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Cambridge Psychology Interview Questions & Overview

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Interview Essentials

If you’ve applied to Study Psychology (technically Psychological and Behavioural Sciences) at Cambridge, you’ll likely attend an interview, with about 75% of applicants across the university being invited to interview. Expect to sit either one or two relatively brief interviews for Psychology; many previous students report shorter interviews than those found in other subjects.

Admissions Statistics

In the latest data available, there were 547 applications to the course, with 107 offers being made, and 96 students being able to take up their place at the start of the year. That means a success rate of 17.6%, making the course highly competitive even by Cambridge standards. The typical offer is A*AA, or 40-42 points at IB with 776 at Higher Level. There are no specific subjects required by all colleges, although some do require an A level in either one or two Science subjects.

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Interview Key Dates

As with any Cambridge course, you’ll likely be interviewed in the first three weeks of December, although some students are interviewed at the end of November. Additionally, after the Winter Pool decision making process takes place over the Christmas period, some students will be invited to a further interview in January, although this is rare.

Interview Format and Purpose

From previous students, you should expect either one or two interviews. If you have two, you will typically face one more academic interview, with a particular list of questions designed to test your suitability for the course, while the other interview is more likely to be a more relaxed and free-flowing discussion. These interviews might take anywhere from fifteen minutes to half an hour each. Others report having only one interview of thirty minutes, focused on broad concepts like designing experiments, as well as problem solving questions and the infamous Oxbridge-type questions that are designed to make students think on their feet.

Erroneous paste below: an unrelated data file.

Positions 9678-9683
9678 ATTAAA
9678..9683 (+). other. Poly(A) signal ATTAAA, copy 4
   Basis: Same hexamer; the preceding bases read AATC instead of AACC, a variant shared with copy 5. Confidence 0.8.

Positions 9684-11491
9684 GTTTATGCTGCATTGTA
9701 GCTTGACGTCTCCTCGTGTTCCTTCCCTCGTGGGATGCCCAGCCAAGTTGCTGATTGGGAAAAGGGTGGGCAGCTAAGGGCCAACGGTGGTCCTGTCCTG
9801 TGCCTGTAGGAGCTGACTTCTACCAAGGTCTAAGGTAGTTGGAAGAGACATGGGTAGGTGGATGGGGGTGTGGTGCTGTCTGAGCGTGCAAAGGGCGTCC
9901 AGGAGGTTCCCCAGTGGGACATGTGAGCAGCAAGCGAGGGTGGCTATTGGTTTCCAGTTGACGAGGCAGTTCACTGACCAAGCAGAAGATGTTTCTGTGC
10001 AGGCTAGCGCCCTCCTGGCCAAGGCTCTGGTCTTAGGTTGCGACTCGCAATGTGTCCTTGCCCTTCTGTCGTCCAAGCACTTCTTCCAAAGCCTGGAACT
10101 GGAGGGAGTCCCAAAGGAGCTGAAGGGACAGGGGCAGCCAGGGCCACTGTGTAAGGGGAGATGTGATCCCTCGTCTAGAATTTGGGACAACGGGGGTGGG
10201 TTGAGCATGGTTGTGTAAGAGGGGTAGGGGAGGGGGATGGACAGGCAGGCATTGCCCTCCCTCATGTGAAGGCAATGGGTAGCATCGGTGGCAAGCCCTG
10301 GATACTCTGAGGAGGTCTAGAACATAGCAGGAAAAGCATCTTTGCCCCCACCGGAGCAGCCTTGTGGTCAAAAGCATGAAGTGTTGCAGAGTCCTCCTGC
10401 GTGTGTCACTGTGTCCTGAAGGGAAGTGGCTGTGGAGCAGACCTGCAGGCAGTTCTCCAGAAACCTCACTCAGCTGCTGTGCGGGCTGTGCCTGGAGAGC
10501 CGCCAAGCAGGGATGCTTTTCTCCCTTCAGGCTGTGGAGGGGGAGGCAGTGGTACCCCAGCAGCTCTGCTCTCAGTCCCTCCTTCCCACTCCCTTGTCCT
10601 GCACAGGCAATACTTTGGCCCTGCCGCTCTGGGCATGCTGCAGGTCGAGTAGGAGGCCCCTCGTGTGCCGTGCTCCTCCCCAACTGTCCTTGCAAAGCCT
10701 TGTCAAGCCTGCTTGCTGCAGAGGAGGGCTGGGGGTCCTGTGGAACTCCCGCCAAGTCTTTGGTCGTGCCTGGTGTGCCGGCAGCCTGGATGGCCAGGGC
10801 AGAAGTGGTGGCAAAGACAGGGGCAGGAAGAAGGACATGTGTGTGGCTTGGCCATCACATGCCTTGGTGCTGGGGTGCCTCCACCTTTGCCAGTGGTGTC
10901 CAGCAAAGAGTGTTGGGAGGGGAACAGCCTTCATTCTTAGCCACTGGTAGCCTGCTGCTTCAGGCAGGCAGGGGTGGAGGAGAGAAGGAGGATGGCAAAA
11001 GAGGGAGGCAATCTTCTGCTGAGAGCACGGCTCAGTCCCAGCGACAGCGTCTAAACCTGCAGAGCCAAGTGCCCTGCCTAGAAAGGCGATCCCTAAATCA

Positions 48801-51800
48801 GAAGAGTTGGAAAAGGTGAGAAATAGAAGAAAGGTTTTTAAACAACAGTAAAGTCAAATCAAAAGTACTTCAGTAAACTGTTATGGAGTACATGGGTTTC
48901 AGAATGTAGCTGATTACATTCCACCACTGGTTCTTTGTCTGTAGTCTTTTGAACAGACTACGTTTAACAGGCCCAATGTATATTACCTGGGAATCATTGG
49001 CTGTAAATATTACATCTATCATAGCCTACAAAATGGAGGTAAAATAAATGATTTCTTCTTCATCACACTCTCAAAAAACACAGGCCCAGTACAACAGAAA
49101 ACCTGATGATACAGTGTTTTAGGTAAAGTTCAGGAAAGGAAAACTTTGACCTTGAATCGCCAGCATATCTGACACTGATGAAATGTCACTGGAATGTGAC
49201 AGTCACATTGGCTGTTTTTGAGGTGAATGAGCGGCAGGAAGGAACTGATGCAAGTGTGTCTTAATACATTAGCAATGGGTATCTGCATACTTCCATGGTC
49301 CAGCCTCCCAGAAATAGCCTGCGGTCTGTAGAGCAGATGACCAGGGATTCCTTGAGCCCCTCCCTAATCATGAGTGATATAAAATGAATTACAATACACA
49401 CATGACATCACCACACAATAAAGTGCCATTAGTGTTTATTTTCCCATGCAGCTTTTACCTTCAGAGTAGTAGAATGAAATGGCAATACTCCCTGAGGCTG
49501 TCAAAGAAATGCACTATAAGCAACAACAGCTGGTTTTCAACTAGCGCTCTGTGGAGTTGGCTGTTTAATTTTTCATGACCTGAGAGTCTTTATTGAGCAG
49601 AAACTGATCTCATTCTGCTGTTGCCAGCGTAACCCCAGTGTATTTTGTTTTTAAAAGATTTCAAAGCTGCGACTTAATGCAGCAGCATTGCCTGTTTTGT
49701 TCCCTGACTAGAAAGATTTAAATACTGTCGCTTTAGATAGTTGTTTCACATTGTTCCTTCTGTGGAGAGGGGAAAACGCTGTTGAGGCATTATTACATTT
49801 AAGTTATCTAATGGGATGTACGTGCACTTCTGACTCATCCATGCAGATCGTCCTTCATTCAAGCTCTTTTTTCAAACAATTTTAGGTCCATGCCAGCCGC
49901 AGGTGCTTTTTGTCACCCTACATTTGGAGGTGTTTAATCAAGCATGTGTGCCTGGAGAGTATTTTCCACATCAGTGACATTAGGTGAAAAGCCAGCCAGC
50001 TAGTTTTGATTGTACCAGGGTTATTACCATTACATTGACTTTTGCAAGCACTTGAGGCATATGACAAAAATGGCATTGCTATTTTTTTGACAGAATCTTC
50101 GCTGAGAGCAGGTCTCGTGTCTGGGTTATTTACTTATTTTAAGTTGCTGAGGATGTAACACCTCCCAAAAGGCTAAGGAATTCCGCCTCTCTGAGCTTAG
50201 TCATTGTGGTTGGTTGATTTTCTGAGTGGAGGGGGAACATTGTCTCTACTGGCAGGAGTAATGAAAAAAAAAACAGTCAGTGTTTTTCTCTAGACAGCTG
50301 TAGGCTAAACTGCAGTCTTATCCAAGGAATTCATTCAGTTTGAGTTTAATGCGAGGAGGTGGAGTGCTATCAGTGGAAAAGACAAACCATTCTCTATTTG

Some students report that their personal statement was the focus of one of their interviews, so you should prepare thoroughly and ensure that you know all the content covered in it, and have researched any recent developments or hot topics. Expect to cover general topics in psychology as well. When discussing general topics, you should be prepared for the tutors to make you ‘dig deep’ and think hard about them – they will pose follow-up questions and try to get you to consider new information. Through doing so, they simulate what a real tutorial would be like if you were to get into the college.

Other students report having a general interview as well – one that focuses on their desire to study at Cambridge, and their ability to study new information and discuss it. This information is unrelated to psychology – expect a philosophical or logical debate, in a friendly atmosphere.

Overall, it’s clear that there is no ‘typical’ Cambridge Psychology interview, and no two colleges or two years will be the same.

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Additional Assessments

As well as the interview, certain colleges will expect you to submit some written work. You won’t need to register for this, and the college will tell you about it in due course so that you are able to prepare and submit. The written work ought to be an example of your school work, and should be a true submission that has been made to your teachers, and then marked by your teachers. If this is requested of you, expect to have to discuss this work as part of your interview as well. Any specifics, like the exact kind of work required, will be provided to you. Remember to select not only a piece of work that you excelled in, but one that you would feel confident discussing at interview. Keep a copy of the work and revise it to prepare for the interview discussion.

Previous Psychology Interview Questions

Explain what it means to ‘be conscious.’

How does the way you think determine who you are?

Draw a graph of learning against time/stage of life.
If a psychologically ill person commits a crime, are they a criminal?
If you had to give human rights to one of either chimpanzees, dogs or elephants, which would you choose?

What do you like most about the brain?

How would you design a better brain?
How much of human behaviour is genetically determined?

What is courage?

How many people believe in evolution in the United States?
Can we think without language?

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